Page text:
The future of advancements in understanding women's health issues is highly dependent on innovative and interdisciplinary research. Being surrounded by an institution comprised of the nation's top researchers, the University of Minnesota is a breeding ground for new leaders in women's health research.
The Deborah E. Powell Center's mission is to catalyze research partnerships that impact the health of women and their communities. We will implement this mission through programs and funding opportunities to increase the quantity and quality of women’s health research emanating from the University of Minnesota.
Building Interdisciplinary Research Careers in Women’s Health (BIRCWH)
The UMN Powell Center for Women’s Health BIRCWH program is an internal K12 grant mechanism from the National Institutes of Health (NIH) Office of Research on Women’s Health that fosters mentored research career development of junior faculty of either gender who are engaged in interdisciplinary women’s health or sex differences research. Research must be relevant to women’s health or sex/gender differences. Since its inception in 2006, the program has trained over 10 scholars.
Current Research Projects
Minnesota Center for Cancer Collaborations (MC3)
The Powell Center is proud to be a collaborator in the Minnesota Center for Cancer Collaborations (MC3). MC3 is housed in the Medical School Program in Health Disparities Research and headed by Kola Okuyemi, MD, MPH. Dr. Raymond co-leads the Community Engagement core of the MC3 program with New Americans Community Services and Centro Campesino.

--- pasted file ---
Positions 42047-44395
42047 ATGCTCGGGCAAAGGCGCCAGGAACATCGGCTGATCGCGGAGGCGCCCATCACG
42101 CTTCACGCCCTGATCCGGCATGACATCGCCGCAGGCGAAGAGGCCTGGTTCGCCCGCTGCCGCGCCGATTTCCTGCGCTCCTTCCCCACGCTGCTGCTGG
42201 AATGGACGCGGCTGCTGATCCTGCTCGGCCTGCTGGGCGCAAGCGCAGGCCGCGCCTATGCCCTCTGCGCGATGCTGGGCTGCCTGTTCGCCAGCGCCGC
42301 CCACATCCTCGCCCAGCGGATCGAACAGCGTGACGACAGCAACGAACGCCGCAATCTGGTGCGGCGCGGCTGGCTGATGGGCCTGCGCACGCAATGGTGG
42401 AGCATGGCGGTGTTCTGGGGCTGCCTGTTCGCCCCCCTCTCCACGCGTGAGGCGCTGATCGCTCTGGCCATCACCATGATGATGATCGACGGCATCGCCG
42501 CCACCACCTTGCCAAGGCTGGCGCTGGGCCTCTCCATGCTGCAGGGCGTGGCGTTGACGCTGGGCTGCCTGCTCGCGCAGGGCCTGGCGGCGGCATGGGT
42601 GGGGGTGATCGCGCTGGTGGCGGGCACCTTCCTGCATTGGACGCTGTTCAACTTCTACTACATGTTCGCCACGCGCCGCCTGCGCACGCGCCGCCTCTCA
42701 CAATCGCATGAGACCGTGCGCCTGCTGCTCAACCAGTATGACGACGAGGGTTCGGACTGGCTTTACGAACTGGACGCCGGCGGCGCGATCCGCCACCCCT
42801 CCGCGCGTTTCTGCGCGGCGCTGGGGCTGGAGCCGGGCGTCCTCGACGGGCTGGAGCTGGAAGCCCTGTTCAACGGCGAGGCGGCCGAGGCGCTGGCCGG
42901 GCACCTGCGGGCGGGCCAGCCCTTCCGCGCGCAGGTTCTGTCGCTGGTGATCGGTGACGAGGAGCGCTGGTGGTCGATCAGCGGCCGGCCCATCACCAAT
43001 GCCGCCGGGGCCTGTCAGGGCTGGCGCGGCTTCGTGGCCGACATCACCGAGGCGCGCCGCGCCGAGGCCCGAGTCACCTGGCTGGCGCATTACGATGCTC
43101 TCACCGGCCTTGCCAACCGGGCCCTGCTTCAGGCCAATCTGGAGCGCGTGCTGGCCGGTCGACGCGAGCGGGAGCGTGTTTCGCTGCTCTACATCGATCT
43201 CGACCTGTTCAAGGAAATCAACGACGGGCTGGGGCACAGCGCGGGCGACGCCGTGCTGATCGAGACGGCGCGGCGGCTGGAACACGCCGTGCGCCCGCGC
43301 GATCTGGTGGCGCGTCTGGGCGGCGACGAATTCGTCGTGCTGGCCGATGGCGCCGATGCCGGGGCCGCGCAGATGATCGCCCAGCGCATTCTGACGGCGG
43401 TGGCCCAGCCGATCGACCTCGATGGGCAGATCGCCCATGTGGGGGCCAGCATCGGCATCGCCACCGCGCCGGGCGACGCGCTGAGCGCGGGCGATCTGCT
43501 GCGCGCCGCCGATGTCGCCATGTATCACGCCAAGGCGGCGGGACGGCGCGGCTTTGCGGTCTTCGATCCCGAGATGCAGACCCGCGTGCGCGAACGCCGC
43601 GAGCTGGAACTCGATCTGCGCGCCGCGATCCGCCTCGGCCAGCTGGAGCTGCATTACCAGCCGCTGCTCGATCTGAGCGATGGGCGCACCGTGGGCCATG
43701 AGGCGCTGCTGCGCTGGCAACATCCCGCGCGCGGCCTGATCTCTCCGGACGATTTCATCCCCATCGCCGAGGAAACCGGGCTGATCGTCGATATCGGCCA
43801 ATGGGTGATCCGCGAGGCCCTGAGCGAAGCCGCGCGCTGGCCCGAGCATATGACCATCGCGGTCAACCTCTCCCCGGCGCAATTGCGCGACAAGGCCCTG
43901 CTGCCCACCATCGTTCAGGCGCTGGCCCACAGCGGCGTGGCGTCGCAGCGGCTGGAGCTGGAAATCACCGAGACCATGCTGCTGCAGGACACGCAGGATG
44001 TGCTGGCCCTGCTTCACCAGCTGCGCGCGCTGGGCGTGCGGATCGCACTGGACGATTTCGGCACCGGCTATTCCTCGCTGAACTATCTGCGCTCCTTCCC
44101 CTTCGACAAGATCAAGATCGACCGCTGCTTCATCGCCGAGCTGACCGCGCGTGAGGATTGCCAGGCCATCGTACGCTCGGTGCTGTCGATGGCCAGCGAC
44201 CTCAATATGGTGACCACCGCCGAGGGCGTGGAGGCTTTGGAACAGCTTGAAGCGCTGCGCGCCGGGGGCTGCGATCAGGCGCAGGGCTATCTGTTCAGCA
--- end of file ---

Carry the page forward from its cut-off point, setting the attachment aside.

Scholar in Mature Women's Health
The Powell Center for Women’s Health is pleased to announce its inaugural Scholar in Mature Women’s Health, Dr. Corjena Cheung, assistant professor at the University of Minnesota School of Nursing. The Scholar in Mature Women’s Health initiative was created to help researchers conduct pilot projects, consolidate research findings, or redirect existing scholarly work into the field of mature women’s health. Dr. Cheung earned her PhD in nursing at the University of Minnesota Twin Cities where she held a prestigious John A. Hartford Foundation Claire M. Fagin Post-Doctoral Fellowship in gerontological nursing. She is studying the short- and long-term physical and psycho-social effects of Hatha yoga practice on older women with knee osteoarthritis. Dr. Cheung hypothesizes that consistent practice of Hatha yoga will be positively associated with improvements in knee osteoarthritis symptoms, physical function of lower extremities, a decrease in fear of falling, falls, anxiety and depression, and overall quality of life.
Dr. Cheung’s interdisciplinary research team consists of
- Dr. Jean Wyman, Professor and Cora Meidl Siehl Chair in Nursing Research and Director of the Hartford Center of Gerontological Nursing Excellence at the University of Minnesota School of Nursing
- Dr. Ulf Bronas, Assistant Professor and exercise physiologist at the University of Minnesota School of Nursing
- Dr. Teresa McCarthy, geriatrician at the University of Minnesota Medical School
- Dr. Julie Switzer, orthopedic surgeon at the University of Minnesota Medical School
- Dr. Barbara Resnick, Professor and Sonya Ziporkin Gershowitz Chair in Gerontology at the University of Maryland School of Nursing
- Kay Savik, MS, Biostatistician.
Congratulations Dr. Cheung!